Great tips on both lenses (tempting to try the 18-135) Out of interest has anyone tried the Sigma 18-35 on the C100 ? Definitely not a ‘run-and-gun’ option but am considering it as an interview lens to pop between two portrait focal lengths when mounted on a tripod… any experience with this? Seems to be a lot of hype surrounding the new Sigma Art lenses and wondered if it was worth a look?

    • Scot McDonald
      September 5, 2014, 12:37 am   /  Reply

      Hi Glenn,
      I haven’t tried the Sigma 18-35mm myself but I have heard great things about it – especially the image quality it delivers. For much of my work, it’s always a balance of artistic quality and practical functionality. With that in mind, the lack of an image stabilizer on the Sigma is an important consideration.

      Thanks for your input!

      • May 25, 2016, 3:32 pm   /  Reply

        I use the Sigma 18-35 for coverage and love it. I’m usually doing corporate type stuff so can grab some creative b-roll with it. Most of the time I have the 24-105 on which is so great for getting a variety of shots quickly and the IS really helps the handheld or monopod shots. The Sigma seems to work well with the continuous autofocus on the c100 mark II. I followed a child around handheld and was surprised at how good it kept focus.

    • September 5, 2014, 1:01 am   /  Reply

      The Sigma 18-35 1.8 is on my list to buy – over, for example – the Samyang 35mm 1.4, because of its flexibility: I can’t put my camera in exactly the right spot every time. But I’m very happy to own a number of lenses that cover the same focal length because one of the key requirements for most C100 shooters is that they don’t want to be caught changing lenses when the action happens.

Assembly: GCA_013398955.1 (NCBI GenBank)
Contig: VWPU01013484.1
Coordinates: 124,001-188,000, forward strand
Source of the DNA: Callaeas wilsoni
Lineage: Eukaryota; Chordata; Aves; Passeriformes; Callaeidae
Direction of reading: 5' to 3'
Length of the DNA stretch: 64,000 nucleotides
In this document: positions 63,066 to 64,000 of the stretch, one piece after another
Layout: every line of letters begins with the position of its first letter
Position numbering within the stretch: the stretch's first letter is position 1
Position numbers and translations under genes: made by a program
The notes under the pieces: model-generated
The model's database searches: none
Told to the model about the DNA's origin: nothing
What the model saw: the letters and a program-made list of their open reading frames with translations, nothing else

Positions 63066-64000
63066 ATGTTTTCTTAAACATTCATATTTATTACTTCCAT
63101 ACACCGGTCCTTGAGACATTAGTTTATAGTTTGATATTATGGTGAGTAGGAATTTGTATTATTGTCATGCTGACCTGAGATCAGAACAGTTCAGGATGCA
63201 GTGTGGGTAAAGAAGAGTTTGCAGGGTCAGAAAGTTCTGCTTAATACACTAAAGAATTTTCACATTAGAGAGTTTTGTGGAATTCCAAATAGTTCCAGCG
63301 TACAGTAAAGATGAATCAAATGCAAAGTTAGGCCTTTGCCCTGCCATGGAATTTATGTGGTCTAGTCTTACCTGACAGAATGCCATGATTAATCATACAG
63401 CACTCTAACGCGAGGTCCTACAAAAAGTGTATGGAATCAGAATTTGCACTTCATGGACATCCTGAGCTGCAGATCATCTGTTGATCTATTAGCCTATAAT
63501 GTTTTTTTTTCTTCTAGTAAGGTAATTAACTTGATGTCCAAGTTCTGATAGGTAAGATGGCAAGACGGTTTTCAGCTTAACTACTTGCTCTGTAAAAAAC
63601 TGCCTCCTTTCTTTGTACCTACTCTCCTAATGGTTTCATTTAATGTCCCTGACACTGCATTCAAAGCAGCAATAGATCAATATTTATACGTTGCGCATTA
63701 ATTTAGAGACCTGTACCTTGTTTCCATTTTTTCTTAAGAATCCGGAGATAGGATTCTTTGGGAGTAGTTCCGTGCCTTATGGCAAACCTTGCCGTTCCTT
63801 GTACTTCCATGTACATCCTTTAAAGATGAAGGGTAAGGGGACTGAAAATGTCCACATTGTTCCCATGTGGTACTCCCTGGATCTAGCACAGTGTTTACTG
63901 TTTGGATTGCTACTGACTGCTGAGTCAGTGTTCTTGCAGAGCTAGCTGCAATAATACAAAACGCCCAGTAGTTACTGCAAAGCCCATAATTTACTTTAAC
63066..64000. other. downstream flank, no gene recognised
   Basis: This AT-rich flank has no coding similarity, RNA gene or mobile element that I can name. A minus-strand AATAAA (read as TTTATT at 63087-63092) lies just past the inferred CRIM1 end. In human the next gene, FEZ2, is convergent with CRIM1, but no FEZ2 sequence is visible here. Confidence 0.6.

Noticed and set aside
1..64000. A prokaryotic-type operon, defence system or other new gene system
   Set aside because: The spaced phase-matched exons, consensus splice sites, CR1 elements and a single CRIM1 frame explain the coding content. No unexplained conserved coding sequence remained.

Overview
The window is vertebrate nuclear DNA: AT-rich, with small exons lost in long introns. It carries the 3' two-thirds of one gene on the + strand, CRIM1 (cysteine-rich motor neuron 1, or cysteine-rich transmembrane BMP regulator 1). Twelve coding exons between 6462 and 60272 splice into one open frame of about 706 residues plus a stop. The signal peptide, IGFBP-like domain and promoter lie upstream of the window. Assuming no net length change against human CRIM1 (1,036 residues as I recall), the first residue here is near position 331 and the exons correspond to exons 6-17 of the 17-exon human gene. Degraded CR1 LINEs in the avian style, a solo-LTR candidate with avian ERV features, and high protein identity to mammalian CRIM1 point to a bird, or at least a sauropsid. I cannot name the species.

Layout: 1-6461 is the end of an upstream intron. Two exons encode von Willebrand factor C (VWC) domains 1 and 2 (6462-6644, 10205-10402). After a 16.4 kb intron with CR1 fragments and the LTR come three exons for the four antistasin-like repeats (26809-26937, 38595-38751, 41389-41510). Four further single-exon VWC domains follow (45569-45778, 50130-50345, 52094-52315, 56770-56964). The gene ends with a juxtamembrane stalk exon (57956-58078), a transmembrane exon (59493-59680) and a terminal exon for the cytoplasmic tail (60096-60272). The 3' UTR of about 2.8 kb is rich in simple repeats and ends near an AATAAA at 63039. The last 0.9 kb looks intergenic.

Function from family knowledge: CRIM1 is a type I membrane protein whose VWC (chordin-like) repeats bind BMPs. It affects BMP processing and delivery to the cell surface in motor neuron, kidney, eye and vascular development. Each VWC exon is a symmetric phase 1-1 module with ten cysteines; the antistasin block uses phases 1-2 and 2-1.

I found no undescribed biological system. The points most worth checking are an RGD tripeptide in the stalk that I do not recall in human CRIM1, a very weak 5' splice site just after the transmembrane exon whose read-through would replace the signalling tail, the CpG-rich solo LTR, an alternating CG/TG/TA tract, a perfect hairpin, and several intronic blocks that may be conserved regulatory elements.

Yesterday, I was shooting a Corporate ‘fun day’ and covered all the fast moving action stuff with the 18-135. I needed faces, I needed establishing, I needed effect shots (ultra wide closeups, compressed perspective telephoto), and continually cover 4 teams mucking around over three hours. Then there was a brief impasse as the sun went down and the evening festivities were under way – outdoors, lit by tea lights and a bit of spill from a servery area. The 18-135 would have needed 24dB gain (I don’t do ISOs), I switched to the 17-55 2.8 which got me down to 6-12dB.

      So the horrible truth is, I guess, that folks like us are going to end up with the 17-55, the 18-135 AND the Sigma 18-35 (that extra stop-and-a-bit, and its performance wide open, mean a lot).

    • AHC
      February 2, 2015, 8:13 am   /  Reply

      18-38 it’s one of my favorite lenses. I usually prefer larger lenses, but eh, a 1.8 zoom. And i you uptade the firmware of the lens, works great with dual pixel focus.
      bokehlicious. A must.

  3. January 12, 2015, 7:32 am   /  Reply

    Great article – thank you for answering the impossible, over-simplified question of “which lens?” I’ve been shooting with the 5D for years but I’ve been curious about the C100. I’ve got a video shoot this week and I’m adding the C100 and the 17-55mm lens to the equipment list (in addition to the 5D Mark III) and I’m going to play around with it. Thanks again – Michelle NYC